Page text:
Saturday, February 8, 2014

Philly Friday on a Saturday

Spambots rejoice! Philly Friday is back for one final installment.

Of all the posts amongst the first 400, the 3 posts in the short-lived Philly Friday experiment were their favourites. I had more updates for the series planned, but never posted them since the first three made it clear that they attracted spambots who tried their darnedest to get me to take notice of them and go to whatever abyss they came from. I figured since this was an anniversary of sorts, I’d throw caution to the wind and mention Philly Friday one last time in order to note that Philadelphia is the missing link between Toronto and its streetcars. Author Mike Filey states it best  in the opening chapter of his excellent book, Not A One Horse Town: 125 Years of Toronto and Its Streetcars, published by back in 1986,

"...This then was the Toronto in which Alexander Easton found himself, having recently arrived from Philadelphia, Pennsylvania. Easton was, in fact, an Englishman who moved to the States and began promoting and building electric street railways....Very little is known about Mr. Easton other than while he was living in Philadelphia he had published a small book titled A Practical Treatise on Street or Horse Power Railways and when he moved to Upper Canada, he lived in the Village of Yorkville, just north of the city. Nevertheless, Easton must have been well regarded in Toronto for he was able to convince the City Council of the day... that the time was right for Toronto to get a street railway system of its own. After all, this type of system had more than proved itself in such cities as New York, Philadelphia and Boston. And wasn’t Toronto important?..."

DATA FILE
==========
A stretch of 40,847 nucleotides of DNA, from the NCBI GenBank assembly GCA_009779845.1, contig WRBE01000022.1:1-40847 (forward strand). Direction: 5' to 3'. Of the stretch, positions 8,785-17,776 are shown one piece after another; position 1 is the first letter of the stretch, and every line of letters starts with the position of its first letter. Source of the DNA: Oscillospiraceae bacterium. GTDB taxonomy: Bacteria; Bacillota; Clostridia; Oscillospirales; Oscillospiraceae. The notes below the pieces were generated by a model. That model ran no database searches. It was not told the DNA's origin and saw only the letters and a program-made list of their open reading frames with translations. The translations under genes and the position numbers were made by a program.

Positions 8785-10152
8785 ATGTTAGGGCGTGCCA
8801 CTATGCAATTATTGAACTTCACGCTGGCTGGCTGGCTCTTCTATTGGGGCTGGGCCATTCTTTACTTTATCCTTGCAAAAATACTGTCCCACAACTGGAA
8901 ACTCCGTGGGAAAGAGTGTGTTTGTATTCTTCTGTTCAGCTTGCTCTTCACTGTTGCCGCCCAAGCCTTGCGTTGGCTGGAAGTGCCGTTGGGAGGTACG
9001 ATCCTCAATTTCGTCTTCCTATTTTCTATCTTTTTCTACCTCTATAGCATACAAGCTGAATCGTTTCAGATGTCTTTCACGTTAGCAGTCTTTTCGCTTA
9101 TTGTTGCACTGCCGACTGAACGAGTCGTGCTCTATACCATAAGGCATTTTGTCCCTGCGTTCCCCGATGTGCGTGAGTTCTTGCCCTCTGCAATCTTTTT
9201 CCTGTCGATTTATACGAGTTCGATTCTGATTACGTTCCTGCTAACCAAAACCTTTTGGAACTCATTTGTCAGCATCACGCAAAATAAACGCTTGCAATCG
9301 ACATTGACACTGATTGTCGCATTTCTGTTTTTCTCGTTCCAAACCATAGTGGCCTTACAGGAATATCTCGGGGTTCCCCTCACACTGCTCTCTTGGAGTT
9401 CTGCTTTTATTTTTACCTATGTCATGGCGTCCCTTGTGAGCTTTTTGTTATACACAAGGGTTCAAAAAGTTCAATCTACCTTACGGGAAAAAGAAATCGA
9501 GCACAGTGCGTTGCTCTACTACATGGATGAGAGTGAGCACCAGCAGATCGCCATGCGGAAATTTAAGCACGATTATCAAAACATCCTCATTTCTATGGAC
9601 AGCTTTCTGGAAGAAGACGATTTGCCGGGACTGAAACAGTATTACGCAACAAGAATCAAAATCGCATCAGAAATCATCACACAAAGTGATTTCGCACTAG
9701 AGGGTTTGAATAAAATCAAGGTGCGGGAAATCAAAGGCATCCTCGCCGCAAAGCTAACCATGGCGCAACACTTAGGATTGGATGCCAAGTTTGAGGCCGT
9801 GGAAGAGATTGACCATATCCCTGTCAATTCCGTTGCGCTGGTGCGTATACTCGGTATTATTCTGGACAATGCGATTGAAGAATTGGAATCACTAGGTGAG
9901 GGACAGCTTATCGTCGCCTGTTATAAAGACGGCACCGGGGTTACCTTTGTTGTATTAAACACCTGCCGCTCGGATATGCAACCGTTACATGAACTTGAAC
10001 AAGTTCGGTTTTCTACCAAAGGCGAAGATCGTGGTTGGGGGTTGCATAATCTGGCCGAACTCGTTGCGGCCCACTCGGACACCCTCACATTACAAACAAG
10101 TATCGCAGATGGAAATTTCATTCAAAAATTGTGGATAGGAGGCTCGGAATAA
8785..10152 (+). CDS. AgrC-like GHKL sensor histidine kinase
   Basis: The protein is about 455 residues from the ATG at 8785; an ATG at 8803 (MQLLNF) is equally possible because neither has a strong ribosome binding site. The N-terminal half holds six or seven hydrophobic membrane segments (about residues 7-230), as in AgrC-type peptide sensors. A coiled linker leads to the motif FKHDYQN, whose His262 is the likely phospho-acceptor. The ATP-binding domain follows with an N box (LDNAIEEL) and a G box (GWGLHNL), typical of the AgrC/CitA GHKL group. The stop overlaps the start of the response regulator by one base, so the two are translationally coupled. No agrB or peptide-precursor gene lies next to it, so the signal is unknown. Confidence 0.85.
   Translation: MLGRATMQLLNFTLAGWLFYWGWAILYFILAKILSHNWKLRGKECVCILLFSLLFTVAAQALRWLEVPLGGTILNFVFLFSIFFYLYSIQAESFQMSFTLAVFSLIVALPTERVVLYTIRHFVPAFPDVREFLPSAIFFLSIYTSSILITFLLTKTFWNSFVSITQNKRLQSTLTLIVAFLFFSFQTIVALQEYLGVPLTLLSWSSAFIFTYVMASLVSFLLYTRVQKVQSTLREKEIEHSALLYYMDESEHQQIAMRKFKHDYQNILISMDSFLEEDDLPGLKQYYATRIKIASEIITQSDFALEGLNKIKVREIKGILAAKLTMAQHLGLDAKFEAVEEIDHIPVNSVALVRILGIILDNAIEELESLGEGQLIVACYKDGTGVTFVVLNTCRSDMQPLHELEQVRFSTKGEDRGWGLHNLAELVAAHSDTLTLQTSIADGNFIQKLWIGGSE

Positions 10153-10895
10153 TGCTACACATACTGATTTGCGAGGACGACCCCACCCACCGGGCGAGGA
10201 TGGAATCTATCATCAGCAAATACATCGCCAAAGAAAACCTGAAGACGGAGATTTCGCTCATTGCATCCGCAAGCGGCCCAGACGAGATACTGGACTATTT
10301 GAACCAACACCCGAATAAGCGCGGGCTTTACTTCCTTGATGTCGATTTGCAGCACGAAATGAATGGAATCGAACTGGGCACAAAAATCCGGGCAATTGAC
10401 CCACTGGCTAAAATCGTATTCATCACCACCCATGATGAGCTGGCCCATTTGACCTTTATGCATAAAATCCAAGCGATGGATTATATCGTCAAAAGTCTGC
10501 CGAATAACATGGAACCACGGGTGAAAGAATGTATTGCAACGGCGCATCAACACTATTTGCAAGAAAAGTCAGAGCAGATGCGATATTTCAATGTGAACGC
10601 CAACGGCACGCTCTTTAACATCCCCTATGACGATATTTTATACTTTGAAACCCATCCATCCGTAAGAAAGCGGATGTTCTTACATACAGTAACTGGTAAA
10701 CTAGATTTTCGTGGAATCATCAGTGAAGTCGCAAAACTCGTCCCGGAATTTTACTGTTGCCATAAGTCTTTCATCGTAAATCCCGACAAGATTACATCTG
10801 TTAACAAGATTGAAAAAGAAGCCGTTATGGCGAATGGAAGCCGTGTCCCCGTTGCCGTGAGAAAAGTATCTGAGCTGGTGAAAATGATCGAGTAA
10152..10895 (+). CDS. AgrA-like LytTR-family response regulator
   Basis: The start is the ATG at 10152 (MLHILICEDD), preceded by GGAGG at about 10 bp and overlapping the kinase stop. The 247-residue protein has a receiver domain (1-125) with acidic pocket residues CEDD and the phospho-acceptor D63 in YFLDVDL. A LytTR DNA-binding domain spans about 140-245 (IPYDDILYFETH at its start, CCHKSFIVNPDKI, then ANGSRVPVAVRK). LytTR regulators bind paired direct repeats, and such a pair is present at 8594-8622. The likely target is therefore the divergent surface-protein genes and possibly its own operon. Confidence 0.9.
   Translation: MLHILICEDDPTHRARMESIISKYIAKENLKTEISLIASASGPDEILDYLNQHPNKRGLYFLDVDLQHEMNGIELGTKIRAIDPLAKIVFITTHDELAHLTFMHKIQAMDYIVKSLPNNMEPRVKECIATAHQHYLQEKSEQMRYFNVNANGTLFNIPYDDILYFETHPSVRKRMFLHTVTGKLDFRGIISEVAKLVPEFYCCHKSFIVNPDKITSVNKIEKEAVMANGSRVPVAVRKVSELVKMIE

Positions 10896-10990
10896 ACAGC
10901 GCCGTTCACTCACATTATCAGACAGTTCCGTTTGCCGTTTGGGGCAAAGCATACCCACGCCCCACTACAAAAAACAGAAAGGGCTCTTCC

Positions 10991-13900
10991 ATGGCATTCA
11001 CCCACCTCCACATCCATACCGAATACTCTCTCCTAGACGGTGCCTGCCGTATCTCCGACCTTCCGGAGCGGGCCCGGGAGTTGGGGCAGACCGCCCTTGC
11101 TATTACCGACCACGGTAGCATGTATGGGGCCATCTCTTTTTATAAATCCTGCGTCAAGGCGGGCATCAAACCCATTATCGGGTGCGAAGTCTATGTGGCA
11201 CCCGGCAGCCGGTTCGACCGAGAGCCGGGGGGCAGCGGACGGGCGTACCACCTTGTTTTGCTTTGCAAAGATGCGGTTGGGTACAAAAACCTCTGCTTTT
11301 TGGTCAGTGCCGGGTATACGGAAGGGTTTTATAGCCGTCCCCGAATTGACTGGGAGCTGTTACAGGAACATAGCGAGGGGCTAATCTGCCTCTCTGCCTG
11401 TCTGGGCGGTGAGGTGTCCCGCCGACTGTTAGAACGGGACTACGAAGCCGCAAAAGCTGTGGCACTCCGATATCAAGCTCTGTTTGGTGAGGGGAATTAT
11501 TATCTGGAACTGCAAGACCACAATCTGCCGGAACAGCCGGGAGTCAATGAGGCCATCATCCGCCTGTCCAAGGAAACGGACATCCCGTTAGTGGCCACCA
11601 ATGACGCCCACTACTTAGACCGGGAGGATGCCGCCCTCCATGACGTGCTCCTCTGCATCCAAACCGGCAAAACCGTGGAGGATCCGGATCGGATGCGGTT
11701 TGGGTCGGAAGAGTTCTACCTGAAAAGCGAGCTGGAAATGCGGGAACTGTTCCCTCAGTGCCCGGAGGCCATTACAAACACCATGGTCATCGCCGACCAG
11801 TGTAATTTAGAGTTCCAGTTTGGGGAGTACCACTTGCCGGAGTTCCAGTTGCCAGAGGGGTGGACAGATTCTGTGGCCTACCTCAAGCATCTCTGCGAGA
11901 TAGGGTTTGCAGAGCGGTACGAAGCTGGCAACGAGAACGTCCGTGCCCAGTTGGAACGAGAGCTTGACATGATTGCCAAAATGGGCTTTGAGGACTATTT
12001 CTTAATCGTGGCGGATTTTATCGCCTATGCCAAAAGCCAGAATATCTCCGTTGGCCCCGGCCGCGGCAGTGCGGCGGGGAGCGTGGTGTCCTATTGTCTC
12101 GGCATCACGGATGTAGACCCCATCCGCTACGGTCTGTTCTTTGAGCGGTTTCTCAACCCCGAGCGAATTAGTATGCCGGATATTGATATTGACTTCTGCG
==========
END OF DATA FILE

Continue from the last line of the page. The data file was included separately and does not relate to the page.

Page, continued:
The result was Toronto was running streetcars in September of 1861 just a couple of months after the necessary bylaws were passed in late July 1861. That's right: law in July, running in September.
Mr. Filey’s book has a wonderful wrap-around cover painting by artist Doug Calvert. It’s an interesting example of ‘retro-future’ circa 1986. Just fanciful, and not prototypical? Well, if the what the physicists say that in a multiverse view of things, there is some universe out there were this is an actual depiction of day-to-day life :-)

400 posts. LTA-20-1. Amtronic ranch. Philly Friday. Ah, nostalgia. Speaking of Friday, yesterday, to and from work, I listened to Guru’s old Jazzmatazz Vol. 1 from 1993. No Philadelphia, all New York. I’d completely forgotten how good it is. 


  1. I enjoyed the track, thanks for that. That's incredible that Toronto had streetcars running in just a couple of months!! Has anyone told the city fathers in Edinburgh?

  2. Well, it was 1861 and they were horse-drawn streetcars (apparently the first line in Toronto didn't get converted to electricity until 1892), but the company did want to get things rolling, and the fares coming in, as fast as possible - that wouldn't happen today :-)